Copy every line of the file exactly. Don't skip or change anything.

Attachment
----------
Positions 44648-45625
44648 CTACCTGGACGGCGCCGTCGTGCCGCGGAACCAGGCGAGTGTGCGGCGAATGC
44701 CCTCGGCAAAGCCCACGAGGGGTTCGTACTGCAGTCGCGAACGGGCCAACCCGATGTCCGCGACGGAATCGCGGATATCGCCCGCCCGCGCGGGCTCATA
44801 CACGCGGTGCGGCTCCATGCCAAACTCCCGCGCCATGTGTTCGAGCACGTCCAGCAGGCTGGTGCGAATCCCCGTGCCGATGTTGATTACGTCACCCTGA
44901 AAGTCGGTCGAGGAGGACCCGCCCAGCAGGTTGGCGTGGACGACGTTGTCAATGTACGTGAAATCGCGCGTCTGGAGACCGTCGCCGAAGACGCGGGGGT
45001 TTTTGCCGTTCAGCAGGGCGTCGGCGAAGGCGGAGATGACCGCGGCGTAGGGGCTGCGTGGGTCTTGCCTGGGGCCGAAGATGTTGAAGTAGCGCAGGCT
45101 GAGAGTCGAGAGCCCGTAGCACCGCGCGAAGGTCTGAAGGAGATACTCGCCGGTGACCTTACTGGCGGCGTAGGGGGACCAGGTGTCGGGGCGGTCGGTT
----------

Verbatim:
Positions 44648-45625
44648 CTACCTGGACGGCGCCGTCGTGCCGCGGAACCAGGCGAGTGTGCGGCGAATGC
44701 CCTCGGCAAAGCCCACGAGGGGTTCGTACTGCAGTCGCGAACGGGCCAACCCGATGTCCGCGACGGAATCGCGGATATCGCCCGCCCGCGCGGGCTCATA
44801 CACGCGGTGCGGCTCCATGCCAAACTCCCGCGCCATGTGTTCGAGCACGTCCAGCAGGCTGGTGCGAATCCCCGTGCCGATGTTGATTACGTCACCCTGA
44901 AAGTCGGTCGAGGAGGACCCGCCCAGCAGGTTGGCGTGGACGACGTTGTCAATGTACGTGAAATCGCGCGTCTGGAGACCGTCGCCGAAGACGCGGGGGT
45001 TTTTGCCGTTCAGCAGGGCGTCGGCGAAGGCGGAGATGACCGCGGCGTAGGGGCTGCGTGGGTCTTGCCTGGGGCCGAAGATGTTGAAGTAGCGCAGGCT
45101 GAGAGTCGAGAGCCCGTAGCACCGCGCGAAGGTCTGAAGGAGATACTCGCCGGTGACCTTACTGGCGGCGTAGGGGGACCAGGTGTCGGGGCGGTCGGTT